Dracula isn’t looking for romance on the ship, even if his friends are on the lookout for potential partners for the vampire. “Maybe you’ll find your own fireworks on the cruise,” Frank suggests. Drac replies, “It’s not the Love Boat, Frank. I’m just here to have a good time with my family.” Despite saying that, though, Dracula soon finds himself quite smitten with Erika, and a relationship between them haltingly develops.
Winnie, a young werewolf girl, clearly has an innocent crush on Dennis, and kisses him on the cheek. Her parents, meanwhile, make plenty of googly eyes at each other. Wayne tells Wanda, “Let’s get wild!” Translated: They take turns playing fetch with each other.
The challenge of sustaining a marital connection after children is also emphasized when Mavis asks her husband if he’s ready for their date night, only to find that he’s fallen asleep with Dennis. Johnny confesses, “When my parents kiss, I still close my eyes.”
Characters do the “Macarena” dance, which could be seen as mildly sensual.
The first scene of the film is a flashback to 1897, when famed monster hunter Abraham Van Helsing is hunting Dracula and his monster comrades. A montage of violent moments brings to mind Wile E. Coyote’s pursuit of the Road Runner, with Van Helsing repeatedly getting slammed, dropped and thwarted, cartoon-style, in his efforts to vanquish the monsters. (And he does want to vanquish them, saying repeatedly that his mission is to “kill Dracula” and his monstrous ilk.) Later in the film, an enormous undersea creature seems to put all the monsters in very real peril and does some damage to Atlantis in the process.
But most of the “violence” here isn’t perilous at all, but rather comedically ridiculous. Slapstick shenanigans and pratfalls permeate the story and will no doubt provoke plenty of giggles from young viewers. One of the biggest will likely come courtesy of a character that purposefully dumps coffee on Murray the Mummy’s crotch.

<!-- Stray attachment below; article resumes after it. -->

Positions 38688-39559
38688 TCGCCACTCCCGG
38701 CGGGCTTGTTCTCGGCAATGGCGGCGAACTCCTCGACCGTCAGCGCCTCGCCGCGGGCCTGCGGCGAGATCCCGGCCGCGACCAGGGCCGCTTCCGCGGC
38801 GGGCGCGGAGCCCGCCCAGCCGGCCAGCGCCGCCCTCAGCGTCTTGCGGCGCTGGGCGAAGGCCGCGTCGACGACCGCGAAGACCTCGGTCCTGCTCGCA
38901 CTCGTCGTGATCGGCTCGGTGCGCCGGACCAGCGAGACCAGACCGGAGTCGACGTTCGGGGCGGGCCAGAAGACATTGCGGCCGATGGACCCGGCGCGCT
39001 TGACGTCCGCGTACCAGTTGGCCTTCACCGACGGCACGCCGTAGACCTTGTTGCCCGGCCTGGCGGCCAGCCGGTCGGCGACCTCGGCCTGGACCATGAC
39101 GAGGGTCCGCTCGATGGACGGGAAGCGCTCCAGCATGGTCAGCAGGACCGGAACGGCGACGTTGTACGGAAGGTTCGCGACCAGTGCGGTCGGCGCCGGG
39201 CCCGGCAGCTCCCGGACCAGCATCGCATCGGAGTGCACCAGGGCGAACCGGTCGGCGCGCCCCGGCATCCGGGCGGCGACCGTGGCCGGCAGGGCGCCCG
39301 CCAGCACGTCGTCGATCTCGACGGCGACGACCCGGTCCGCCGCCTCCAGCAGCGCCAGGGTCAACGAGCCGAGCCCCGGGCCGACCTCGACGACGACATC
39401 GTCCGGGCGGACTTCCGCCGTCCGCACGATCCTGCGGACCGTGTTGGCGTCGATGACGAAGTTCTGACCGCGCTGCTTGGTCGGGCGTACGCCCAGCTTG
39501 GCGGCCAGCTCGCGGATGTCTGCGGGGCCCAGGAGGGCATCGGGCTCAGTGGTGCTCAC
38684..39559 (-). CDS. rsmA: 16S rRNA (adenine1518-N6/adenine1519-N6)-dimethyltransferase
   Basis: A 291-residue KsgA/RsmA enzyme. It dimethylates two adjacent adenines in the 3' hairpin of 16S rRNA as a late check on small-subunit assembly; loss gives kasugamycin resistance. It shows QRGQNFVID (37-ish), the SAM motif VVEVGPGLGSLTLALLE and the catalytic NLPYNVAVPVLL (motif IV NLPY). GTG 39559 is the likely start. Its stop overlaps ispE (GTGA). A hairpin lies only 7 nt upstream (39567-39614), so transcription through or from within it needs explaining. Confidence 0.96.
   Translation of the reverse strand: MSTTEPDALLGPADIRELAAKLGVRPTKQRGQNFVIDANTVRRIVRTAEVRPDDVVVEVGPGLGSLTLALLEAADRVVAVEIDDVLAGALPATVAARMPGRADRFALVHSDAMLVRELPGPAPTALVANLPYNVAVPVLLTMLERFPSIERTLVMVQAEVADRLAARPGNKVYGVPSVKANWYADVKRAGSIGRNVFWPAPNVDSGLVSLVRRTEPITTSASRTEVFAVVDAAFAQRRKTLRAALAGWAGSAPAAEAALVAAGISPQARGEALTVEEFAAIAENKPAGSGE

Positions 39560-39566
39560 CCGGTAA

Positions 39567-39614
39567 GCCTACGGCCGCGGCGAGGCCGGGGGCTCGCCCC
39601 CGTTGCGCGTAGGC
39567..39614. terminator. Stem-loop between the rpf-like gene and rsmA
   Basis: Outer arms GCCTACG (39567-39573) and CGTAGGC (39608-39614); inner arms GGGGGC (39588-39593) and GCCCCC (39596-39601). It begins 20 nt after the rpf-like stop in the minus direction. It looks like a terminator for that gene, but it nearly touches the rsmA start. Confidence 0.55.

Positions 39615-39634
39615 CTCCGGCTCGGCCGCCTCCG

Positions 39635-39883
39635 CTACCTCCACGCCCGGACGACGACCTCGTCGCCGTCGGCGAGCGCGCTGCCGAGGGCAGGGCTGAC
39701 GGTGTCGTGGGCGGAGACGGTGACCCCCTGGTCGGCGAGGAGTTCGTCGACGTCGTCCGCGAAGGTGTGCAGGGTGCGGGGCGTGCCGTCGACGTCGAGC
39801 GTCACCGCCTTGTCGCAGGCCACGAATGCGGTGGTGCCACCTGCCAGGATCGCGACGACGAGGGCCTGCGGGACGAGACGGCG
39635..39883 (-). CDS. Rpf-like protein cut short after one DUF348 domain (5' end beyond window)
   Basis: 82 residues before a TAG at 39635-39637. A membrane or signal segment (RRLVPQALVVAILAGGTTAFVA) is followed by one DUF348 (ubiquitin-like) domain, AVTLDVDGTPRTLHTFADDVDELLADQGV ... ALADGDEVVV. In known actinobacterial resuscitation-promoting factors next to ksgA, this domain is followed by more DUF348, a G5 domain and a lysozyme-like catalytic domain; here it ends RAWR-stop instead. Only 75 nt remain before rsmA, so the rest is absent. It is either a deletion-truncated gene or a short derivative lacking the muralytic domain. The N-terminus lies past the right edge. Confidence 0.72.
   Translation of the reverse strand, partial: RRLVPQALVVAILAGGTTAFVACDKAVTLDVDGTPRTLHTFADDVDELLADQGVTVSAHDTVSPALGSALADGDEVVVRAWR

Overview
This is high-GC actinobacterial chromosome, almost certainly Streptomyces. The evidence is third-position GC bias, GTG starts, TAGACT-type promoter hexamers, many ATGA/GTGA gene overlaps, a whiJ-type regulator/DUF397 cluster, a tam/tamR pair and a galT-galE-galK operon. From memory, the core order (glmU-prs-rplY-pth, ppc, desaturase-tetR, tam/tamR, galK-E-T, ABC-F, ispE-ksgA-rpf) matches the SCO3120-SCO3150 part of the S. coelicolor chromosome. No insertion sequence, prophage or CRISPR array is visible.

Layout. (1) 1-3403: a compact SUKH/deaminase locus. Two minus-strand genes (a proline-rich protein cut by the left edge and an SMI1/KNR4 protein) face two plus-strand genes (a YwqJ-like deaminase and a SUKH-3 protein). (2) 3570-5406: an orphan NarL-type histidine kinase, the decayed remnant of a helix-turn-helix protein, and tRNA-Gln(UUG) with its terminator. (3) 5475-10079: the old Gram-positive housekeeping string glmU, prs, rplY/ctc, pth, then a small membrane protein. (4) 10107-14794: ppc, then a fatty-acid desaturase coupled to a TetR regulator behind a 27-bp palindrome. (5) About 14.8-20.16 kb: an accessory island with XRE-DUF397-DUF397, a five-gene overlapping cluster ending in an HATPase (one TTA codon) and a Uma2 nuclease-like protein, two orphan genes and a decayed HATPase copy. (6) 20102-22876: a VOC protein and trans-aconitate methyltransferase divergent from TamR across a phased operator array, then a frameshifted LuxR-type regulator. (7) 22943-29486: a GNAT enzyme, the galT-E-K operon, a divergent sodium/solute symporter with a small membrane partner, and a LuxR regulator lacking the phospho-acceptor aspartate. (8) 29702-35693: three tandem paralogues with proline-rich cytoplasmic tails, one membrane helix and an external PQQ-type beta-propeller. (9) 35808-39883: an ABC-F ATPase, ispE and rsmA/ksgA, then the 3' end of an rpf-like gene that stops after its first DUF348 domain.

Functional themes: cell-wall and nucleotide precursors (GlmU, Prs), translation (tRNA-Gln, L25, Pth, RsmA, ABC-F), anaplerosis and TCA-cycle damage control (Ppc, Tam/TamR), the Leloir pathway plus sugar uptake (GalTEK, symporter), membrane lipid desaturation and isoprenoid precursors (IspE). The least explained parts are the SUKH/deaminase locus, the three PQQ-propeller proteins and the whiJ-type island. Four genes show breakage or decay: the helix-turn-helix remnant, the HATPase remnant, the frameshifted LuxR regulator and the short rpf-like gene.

Someone has a close encounter with a propeller. A living volleyball gets smashed into Drac’s face. Drac also ends up with arrows, spikes and an ax embedded in him in a scene that pays homage to Raiders of the Lost Ark. A plane crash is played for humor. And so on.
Someone says “off the shizak,” perhaps recalling the s-word. There’s one unfinished use of “what the—.” We hear “oh my gosh” twice. Someone exclaims, “You fool!”
A character throws what appears to be a glass of champagne in Dracula’s face. Characters drink cocktails with little umbrellas in them. A chupacabra orders a drink with a goat sitting in the cup (a humorous-if-dark wink at the Mexican legend of that mythological monster drinking goat blood). A couple of characters get tranquilized.
Multiple characters belch and pass gass. Murray slaps someone’s backside. Two characters get locked away against their will. We hear Bruno Mars’ materialism-focused hit “24K Magic.”
Atlantis is depicted as being very Las Vegas-like. We see characters gambling at various games of chance.
[Spoiler Warning] Erika is in fact Abraham Van Helsing’s great-grandaughter. The entire cruise has been a ruse to lure the monsters into one location where she and her great-grandfather (who’s still alive courtesy of painful-looking cybernetic technology) can wipe them all out in one fell swoop. She keeps the deception under wraps for much of the movie, though Mavis begins to suspect that Erika may not be what she seems.
Hotel Transylvania 3: Summer Vacation isn’t a perfect family film. But it’s still a pretty sweet one on many levels.
Sure, we’ve got vampires passing gas after eating garlic. We’ve got monsters enthusiastically rolling the dice in a casino. We’ve got slapstick violence galore and a flirtation or two with profanity.
Still, those minor concerns ultimately don’t spoil this sequel’s main message: Marriage and children are very good things, worth nurturing and embracing fully. These days, such cinematic celebration of the joy and beauty of family is hardly a given.
Thankfully, Dracula and his animated Hotel Transylvania crew—of all characters!—remind us once more what’s really important in life: taking care of (and at times taking risks for) the family and friends whose relationships we cherish deeply.
After serving as an associate editor at NavPress’ Discipleship Journal and consulting editor for Current Thoughts and Trends, Adam now oversees the editing and publishing of Plugged In’s reviews as the site’s director. He and his wife, Jennifer, have three children. In their free time, the Holzes enjoy playing games, a variety of musical instruments, swimming and … watching movies.